On Thursday (5th July) I went to a lecture by one of my favourite artists, Marlene Dumas, held at the Hayward Gallery. It was part of the Southbank Centre’s ‘Wide Open School‘, an experiment in public learning which has seen a month of classes, talks and workshops covering everything from sea-creatures in literature to macro-micro sculpture dance (I’d like to see that, please).

Considering the complex and often dark themes which Dumas’ art grapples with (her 2008/09 MoMA retrospective was called ‘Measuring Your Own Grave‘), I was pleasantly surprised by her warmth and sense of humour, and the fact that she gave a pretty hilarious talk. She was born in South Africa in 1953, and now lives and works in Amsterdam. She is one of the most celebrated and well-known artists of recent decades. A lot of people might have introduced her as a ‘one of the most celebrated female artists of recent decades’, but why pre-judge by sex? One of the most perceptive things that Dumas brought up during the lecture was the image that has been imposed upon her as an artist ‘dealing with womanhood’, ‘answering questions about femininity’, ‘addressing female issues’. This discussion was accompanied by a cartoon showing a man talking to a female artist. The man says: ‘Your work is surprisingly strong. Have you always been a woman?’.

However, while there is an issue of gender-labeling in the art world, Dumas’ art might be more concerned with femininity than she cares to admit. Interestingly, her first foray into the art world was through cartoons. She claims to have always loved them, and honed the novel skill of drawing super-speed pin up girls at a young age. We were shown a great clip of this in practice, but I can’t seem to dredge it up online. Contrasting early cartoonish work with later paintings suggests that the female ideal has always been an important theme to Dumas. It is as if her matuer works challenge her childhood self, who saw the perfectly permed pin-up as an image of perfection. The fact that she could draft their cartoonish forms so quickly and so formulaically demonstrates just how idealized they are.

‘Miss World’ 1963

Dumas’ raw sexual imagery both counters and follows on from her early obsession with pin-up girls, challenging contemporary ideals of female beauty and sexuality.

Dumas is famous for using a broad array of photographic source material. She has used images of celebrities and models, old master paintings, pornography, family photographs and Japanese call-boy catalogues, to name a few. She often takes several images from all manner of sources and merges them together in a single painting to form one final figure that passes comment on contemporary views of race, sex, and social identity.

We were shown several clips from documentaries about Dumas, and I even noticed a fleeting shot of Nobuyoshi Araki enjoying drinks with her in Tokyo. There works definitely share a thematic affinity. The clip below features the first (and I think only) time that Dumas allowed herself to be filmed whilst working. We couldn’t stop laughing at this, and nor could she, but it might have been a be-there-moment. The excerpt is from ‘Miss Interpreted’, a 1997 documentary following the artist in the lead up to an exhibition.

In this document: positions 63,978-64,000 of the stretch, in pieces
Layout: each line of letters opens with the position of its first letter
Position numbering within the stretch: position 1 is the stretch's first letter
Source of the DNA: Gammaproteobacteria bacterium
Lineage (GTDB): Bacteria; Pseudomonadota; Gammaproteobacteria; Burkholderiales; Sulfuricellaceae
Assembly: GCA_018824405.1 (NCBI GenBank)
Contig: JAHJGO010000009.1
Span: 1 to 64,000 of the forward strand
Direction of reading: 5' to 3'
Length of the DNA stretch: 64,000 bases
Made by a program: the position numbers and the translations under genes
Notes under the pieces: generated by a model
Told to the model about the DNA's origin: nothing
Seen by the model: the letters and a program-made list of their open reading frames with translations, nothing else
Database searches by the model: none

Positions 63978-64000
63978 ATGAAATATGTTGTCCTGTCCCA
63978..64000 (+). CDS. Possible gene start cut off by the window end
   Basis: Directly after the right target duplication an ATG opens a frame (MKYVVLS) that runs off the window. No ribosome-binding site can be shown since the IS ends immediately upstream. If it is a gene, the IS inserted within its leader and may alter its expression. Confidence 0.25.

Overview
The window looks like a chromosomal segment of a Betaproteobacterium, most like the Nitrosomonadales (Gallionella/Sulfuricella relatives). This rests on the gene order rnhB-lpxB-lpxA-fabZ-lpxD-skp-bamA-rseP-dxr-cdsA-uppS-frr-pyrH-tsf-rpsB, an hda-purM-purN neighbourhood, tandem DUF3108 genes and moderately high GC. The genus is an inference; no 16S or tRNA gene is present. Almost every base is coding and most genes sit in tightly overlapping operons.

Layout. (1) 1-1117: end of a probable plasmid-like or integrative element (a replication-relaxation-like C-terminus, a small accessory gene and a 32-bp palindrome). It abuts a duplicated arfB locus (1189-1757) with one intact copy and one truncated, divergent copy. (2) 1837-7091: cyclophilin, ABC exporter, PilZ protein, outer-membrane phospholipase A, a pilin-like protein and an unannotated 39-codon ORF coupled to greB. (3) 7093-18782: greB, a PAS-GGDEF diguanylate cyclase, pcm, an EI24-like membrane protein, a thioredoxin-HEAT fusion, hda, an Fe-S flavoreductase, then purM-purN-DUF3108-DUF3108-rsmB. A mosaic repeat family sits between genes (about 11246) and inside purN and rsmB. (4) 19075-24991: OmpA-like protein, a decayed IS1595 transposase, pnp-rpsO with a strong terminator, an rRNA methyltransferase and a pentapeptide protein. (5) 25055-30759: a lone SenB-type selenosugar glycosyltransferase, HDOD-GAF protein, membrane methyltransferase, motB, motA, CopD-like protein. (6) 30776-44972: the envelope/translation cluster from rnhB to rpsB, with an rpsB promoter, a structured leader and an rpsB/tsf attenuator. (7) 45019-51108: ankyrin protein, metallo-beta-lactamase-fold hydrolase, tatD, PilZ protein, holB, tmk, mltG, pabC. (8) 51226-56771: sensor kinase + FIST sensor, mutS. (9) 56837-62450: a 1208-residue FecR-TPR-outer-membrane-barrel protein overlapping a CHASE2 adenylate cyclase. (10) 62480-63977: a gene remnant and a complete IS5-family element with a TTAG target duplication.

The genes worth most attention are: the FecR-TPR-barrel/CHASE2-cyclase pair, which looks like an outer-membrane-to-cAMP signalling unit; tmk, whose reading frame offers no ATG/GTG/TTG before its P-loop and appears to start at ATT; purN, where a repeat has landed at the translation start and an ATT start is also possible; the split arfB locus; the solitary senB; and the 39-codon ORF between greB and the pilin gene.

Dumas spoke a lot about poking fun at herself, and one documentary clip saw her strolling an empty beach and then a long tree-flanked path to the sound of sentimental acoustic guitar. It struck me that the makers of the film probably didn’t get the joke, which according to Dumas was comparing her to people like Dolly Parton–country girls who’ve made it in the city, and who do a good job of making fun of their own image (‘It takes a lot of money to look this cheap’). I think this ties in with something else she said about art and performance. She differentiated between the person, the artist that they perform as, and the work that they create, which can be ‘a residue of performance’. There were several moments when she broached more philosophical topics like this, but found herself tongue-tied and moved onto the next powerpoint slide or video clip. Actually, the difficulty which she has with talking about her work was the main topic of the lecture. It began with images other artists, such as Marina Abramovic, Damien Hirst and Tracey Emin, and she said: ‘I speak much better about other people’s work and it helps me to understand my own’. This final quote, for me, summarizes my impression of Marlene Dumas. She is clever, friendly and unpretentious. Despite enjoying so much success, her ego doesn’t seem swollen at all. She doesn’t claim to be some sort of singular artistic force, but admits to all of her influences and interests, managing to produce beautiful and highly original art whilst doing so.

From ‘Portraits of the Insane‘, a book used as source material for Dumas’ paintings.

P.S. — I’d like to add that I started reading ’50 Shades of Grey’ so that I could write about it for Books From the Top Shelf, but that isn’t going to happen because IT IS A TERRIBLY WRITTEN BOOK. Don’t believe the hype (unless you want to read something that assumes you have the mental age of about 6). If you’re looking for beautiful shades of grey, look no further than Marlene Dumas.

‘The Blonde’ 1993


  1. Pingback: A propos de Marlène Dumas | Florence Marceau-Lafleur

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